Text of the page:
Newspaper of The New York Herald, February 1, 1861, Page 4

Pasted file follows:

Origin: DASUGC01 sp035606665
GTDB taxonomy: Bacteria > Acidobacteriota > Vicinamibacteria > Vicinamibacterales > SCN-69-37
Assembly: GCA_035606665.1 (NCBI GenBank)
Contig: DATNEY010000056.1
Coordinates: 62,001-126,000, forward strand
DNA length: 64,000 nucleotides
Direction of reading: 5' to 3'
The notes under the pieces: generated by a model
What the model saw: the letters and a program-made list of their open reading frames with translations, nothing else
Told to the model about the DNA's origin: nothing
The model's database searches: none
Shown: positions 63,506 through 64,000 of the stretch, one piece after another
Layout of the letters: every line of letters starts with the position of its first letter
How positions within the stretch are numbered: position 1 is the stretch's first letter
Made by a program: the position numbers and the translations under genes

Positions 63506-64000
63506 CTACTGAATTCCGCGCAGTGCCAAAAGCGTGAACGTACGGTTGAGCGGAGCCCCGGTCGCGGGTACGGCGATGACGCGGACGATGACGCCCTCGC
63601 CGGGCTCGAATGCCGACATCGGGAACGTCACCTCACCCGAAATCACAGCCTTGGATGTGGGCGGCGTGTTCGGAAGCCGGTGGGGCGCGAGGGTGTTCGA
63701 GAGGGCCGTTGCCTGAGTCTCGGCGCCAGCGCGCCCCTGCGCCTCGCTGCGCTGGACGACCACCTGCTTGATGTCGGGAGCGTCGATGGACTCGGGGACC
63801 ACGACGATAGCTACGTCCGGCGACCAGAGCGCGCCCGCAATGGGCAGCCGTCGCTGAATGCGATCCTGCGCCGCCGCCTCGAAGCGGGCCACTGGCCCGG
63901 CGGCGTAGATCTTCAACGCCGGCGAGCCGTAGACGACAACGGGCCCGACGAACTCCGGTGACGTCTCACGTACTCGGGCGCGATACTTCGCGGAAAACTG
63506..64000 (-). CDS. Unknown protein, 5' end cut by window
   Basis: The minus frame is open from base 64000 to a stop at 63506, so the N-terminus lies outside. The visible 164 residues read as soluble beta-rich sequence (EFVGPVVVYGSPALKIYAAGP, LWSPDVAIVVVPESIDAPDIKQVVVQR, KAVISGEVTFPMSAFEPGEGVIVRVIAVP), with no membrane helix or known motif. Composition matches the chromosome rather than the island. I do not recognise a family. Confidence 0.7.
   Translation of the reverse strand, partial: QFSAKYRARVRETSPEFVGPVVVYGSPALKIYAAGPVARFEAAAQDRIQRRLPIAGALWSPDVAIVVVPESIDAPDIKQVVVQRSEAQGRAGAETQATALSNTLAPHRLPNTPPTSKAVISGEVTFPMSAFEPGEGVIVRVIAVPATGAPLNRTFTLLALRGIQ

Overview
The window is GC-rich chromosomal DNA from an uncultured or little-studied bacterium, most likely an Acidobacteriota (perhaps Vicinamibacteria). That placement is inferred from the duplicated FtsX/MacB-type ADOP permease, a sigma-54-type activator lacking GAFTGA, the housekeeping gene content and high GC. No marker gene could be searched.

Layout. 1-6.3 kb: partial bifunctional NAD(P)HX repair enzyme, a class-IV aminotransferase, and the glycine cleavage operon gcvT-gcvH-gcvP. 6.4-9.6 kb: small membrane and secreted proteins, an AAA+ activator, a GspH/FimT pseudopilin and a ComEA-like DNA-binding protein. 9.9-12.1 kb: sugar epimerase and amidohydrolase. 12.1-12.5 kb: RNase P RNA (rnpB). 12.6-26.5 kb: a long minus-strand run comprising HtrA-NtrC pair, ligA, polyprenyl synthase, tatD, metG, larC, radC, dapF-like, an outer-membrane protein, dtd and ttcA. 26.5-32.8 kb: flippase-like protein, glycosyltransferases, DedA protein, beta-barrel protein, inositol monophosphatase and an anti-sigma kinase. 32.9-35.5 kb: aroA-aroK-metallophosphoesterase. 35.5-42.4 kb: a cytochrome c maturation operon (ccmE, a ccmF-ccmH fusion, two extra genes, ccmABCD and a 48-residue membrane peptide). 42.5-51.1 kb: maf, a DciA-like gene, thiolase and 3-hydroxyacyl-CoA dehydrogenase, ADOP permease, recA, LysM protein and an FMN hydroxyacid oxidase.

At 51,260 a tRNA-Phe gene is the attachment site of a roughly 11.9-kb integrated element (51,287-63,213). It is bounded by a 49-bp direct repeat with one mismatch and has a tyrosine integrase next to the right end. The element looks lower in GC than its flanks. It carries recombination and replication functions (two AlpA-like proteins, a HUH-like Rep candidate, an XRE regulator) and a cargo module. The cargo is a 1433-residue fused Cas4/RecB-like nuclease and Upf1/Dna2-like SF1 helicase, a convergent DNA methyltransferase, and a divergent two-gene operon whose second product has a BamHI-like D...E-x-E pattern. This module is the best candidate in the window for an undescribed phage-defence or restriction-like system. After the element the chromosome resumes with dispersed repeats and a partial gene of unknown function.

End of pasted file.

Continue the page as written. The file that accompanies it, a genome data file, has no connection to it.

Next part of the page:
Newspaper of The New York Herald dated February 1, 1861 Page 4